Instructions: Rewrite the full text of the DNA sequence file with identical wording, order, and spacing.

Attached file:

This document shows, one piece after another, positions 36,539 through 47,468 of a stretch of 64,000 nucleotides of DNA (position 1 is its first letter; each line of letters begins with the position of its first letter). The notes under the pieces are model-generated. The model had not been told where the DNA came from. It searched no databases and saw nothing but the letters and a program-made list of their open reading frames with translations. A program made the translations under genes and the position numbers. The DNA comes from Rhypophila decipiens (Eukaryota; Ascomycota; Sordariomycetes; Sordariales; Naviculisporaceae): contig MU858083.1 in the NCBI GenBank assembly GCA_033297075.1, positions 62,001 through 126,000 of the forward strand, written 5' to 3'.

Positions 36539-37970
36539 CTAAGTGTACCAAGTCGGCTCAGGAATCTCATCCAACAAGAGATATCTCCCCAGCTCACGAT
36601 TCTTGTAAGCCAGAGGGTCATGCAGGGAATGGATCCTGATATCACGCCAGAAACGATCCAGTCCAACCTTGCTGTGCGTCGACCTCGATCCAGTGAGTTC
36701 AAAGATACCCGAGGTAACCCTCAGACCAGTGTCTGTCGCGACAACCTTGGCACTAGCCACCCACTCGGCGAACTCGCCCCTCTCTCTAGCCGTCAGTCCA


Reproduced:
This document shows, one piece after another, positions 36,539 through 47,468 of a stretch of 64,000 nucleotides of DNA (position 1 is its first letter; each line of letters begins with the position of its first letter). The notes under the pieces are model-generated. The model had not been told where the DNA came from. It searched no databases and saw nothing but the letters and a program-made list of their open reading frames with translations. A program made the translations under genes and the position numbers. The DNA comes from Rhypophila decipiens (Eukaryota; Ascomycota; Sordariomycetes; Sordariales; Naviculisporaceae): contig MU858083.1 in the NCBI GenBank assembly GCA_033297075.1, positions 62,001 through 126,000 of the forward strand, written 5' to 3'.

Positions 36539-37970
36539 CTAAGTGTACCAAGTCGGCTCAGGAATCTCATCCAACAAGAGATATCTCCCCAGCTCACGAT
36601 TCTTGTAAGCCAGAGGGTCATGCAGGGAATGGATCCTGATATCACGCCAGAAACGATCCAGTCCAACCTTGCTGTGCGTCGACCTCGATCCAGTGAGTTC
36701 AAAGATACCCGAGGTAACCCTCAGACCAGTGTCTGTCGCGACAACCTTGGCACTAGCCACCCACTCGGCGAACTCGCCCCTCTCTCTAGCCGTCAGTCCA